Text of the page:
- Official Card Set Name and Card Number: 1958 Topps #396.
- Player Name, position, team: Dutch Dotterer, catcher, Cincinnati Redlegs.
- Major League Debut: September 25, 1957.
- Last Line of Statistics: 1957 stats (Nashville, AA-Southern Association): 129 Games, 455 At Bat, 82 Runs, 138 Hits, 29 2B, 4 3B, 9 HR, 79 RBI, .303 B.Avg; 673 PO, 57 A, 11 E, .985 F.Avg.
- Any special information about player: Signed with the Reds as a Free Agent before the 1950 season. Bats: right. Throws: right.
- Number of regular Topps Cards (includes regular and traded cards only): 4. This is his first Topps card.
- Blurb on the back: "Dutch reminds a lot of people of the great Moe Berg because he also speaks several foreign languages. He batted .272 in his first pro season with Lockport in the Pony League."
- Commentary: First of all, "Pony League" should have been written as PONY League for it stands for "Pennsylvania-Ontario-New York," (Lockport, NY). Remember the fuss that was made when Gary Pettis' brother wound up on his 1985 Topps card? Well, for Henry John Dotterer's 1961 card (which would also be his final Topps card), it wasn't "Dutch" depicted on the card, but his brother Tommy Dotterer, who was in the Reds' minor league system at the time the card was produced. After three years in the Reds/Redlegs' minor league system, Dutch joined the US Navy and served during the Korean War. Upon his return, he returned to the Reds' organization, and finally made it to the big club in 1957. Although Dotterer made it onto the Reds' roster in 1958, Dutch spent most of the season with the Reds' AAA team in Seattle, returning in September. He appeared in 11 games that year, hit for a .250 average with 1 home run and two rbi's to his credit. He would remain the Reds' backup catcher until the end of the 1960 season. He was traded to the Kansas City Athletics in October that year, and then was left exposed for the 1961 expansion draft. He was selected 12th player selected (24th overall) by the Washington Senators. After appearing in seven games for the Senators, he would play for the Syracuse Chiefs, the minor league team in his hometown before calling it quits for good in1963. Dotterer made the most of his after-playing career. He became a bilingual education teacher at a high school in Santa Ana, California (hey, if you can speak "several foreign languages," why not teach?), then opened a bookstore in Syracuse when he "retired" from teaching. He was an incredible speaker, who could go on and on about topics ranging from his travels through baseball, and his time in the Navy (where he became friends with a young slugger from the Army named Willie Mays). Henry John Dotterer passed away on October 9, 1999, at the age of 67 due to complications from diabetes.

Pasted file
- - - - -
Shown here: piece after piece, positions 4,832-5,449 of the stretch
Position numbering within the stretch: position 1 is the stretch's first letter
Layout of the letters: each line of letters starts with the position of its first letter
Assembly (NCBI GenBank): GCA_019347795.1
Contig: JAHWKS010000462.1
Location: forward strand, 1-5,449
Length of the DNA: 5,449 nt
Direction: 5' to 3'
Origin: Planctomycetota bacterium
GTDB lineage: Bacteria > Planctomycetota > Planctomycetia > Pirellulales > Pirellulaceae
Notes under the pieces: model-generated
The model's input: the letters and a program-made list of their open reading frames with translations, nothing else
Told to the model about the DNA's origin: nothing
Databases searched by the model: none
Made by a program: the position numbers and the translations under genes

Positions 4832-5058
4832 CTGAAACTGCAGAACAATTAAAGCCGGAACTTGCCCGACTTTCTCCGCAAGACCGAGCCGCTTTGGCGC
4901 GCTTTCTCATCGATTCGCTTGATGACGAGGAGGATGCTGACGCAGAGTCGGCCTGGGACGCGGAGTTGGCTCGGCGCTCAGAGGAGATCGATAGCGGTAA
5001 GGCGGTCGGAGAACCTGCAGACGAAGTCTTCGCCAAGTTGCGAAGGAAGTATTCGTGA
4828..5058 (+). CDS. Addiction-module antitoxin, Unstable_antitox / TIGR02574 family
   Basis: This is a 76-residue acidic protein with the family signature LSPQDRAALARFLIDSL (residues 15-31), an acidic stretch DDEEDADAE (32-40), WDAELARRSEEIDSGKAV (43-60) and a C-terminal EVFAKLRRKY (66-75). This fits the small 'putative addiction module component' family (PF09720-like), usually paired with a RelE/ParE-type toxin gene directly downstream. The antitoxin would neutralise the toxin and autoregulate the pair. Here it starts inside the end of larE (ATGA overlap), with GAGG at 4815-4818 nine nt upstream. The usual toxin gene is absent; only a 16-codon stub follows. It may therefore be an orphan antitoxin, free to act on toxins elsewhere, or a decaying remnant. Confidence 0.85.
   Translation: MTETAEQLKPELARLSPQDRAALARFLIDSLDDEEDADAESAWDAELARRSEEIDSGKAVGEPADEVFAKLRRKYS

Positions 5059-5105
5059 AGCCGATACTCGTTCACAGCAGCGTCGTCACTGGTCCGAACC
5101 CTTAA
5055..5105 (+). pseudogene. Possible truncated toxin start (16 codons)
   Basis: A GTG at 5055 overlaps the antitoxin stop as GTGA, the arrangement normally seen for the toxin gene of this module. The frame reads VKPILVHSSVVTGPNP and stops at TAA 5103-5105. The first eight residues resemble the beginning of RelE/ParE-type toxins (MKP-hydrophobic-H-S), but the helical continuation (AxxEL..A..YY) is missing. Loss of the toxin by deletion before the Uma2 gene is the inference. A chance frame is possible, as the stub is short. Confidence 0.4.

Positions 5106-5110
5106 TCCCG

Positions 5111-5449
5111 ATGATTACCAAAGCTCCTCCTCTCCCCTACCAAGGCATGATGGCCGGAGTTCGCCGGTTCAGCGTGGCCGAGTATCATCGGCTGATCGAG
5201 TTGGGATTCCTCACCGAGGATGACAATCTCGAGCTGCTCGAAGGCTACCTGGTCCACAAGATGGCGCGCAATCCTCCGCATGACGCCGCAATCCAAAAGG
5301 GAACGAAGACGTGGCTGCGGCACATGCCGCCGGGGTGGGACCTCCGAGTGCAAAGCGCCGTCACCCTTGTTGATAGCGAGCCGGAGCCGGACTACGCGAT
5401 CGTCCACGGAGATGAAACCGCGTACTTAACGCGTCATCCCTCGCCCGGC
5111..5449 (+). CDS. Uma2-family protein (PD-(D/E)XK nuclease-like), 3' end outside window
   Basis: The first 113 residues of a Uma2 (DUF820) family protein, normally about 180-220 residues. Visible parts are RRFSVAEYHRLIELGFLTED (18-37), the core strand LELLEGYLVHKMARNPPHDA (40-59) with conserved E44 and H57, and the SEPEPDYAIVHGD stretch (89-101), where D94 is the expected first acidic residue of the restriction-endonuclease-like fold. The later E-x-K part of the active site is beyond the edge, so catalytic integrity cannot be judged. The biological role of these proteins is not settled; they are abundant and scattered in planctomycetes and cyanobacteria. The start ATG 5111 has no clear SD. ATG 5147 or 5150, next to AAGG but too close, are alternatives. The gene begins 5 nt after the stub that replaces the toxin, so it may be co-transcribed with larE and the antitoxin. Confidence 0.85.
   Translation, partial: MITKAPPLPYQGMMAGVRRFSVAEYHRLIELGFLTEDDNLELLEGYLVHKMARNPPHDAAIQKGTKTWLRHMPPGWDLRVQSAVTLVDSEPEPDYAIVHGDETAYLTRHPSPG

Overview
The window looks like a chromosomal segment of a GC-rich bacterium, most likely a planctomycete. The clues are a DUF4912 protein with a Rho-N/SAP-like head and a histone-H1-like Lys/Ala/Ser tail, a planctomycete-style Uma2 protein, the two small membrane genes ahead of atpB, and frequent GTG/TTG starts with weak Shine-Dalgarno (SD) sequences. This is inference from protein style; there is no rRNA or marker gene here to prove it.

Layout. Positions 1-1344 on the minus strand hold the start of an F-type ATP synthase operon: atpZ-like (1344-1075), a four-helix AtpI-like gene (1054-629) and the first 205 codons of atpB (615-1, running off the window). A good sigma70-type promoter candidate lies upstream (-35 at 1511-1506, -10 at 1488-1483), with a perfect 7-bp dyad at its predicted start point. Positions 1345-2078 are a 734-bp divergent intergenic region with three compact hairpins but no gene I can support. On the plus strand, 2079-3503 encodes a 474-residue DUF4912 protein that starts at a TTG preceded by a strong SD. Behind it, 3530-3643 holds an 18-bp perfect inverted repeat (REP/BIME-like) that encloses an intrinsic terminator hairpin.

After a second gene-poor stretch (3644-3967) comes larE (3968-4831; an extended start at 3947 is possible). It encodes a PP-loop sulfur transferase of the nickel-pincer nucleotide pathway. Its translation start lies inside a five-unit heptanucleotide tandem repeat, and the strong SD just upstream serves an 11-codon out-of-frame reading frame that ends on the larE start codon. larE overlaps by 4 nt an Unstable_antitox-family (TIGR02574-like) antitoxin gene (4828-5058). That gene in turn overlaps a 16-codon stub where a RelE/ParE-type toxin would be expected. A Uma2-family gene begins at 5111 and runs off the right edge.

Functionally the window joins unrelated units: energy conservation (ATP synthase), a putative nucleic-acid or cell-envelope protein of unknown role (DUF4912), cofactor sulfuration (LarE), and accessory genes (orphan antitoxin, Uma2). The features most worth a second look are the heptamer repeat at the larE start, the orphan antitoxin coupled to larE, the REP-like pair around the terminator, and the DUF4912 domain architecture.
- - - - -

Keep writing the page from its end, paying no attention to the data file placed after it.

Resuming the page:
- Lo-Hi Beckett value: $4.00-$8.00.
- How many cards of this player do I own?: 0.
In case you're actually wondering, I don't own this card, but was able to get a crystal clean copy of the image from the from the Baseball Card Cyber Museum. So thank you Joe McAnally and the folks at the BCCM.
Well, it's back to normal on Monday. Tomorrow's card will be: 2005 Topps #597. Post will arrive at 1:00 PM CST. Come on back then to see what the Topps Card Randomizer gets us to look at then.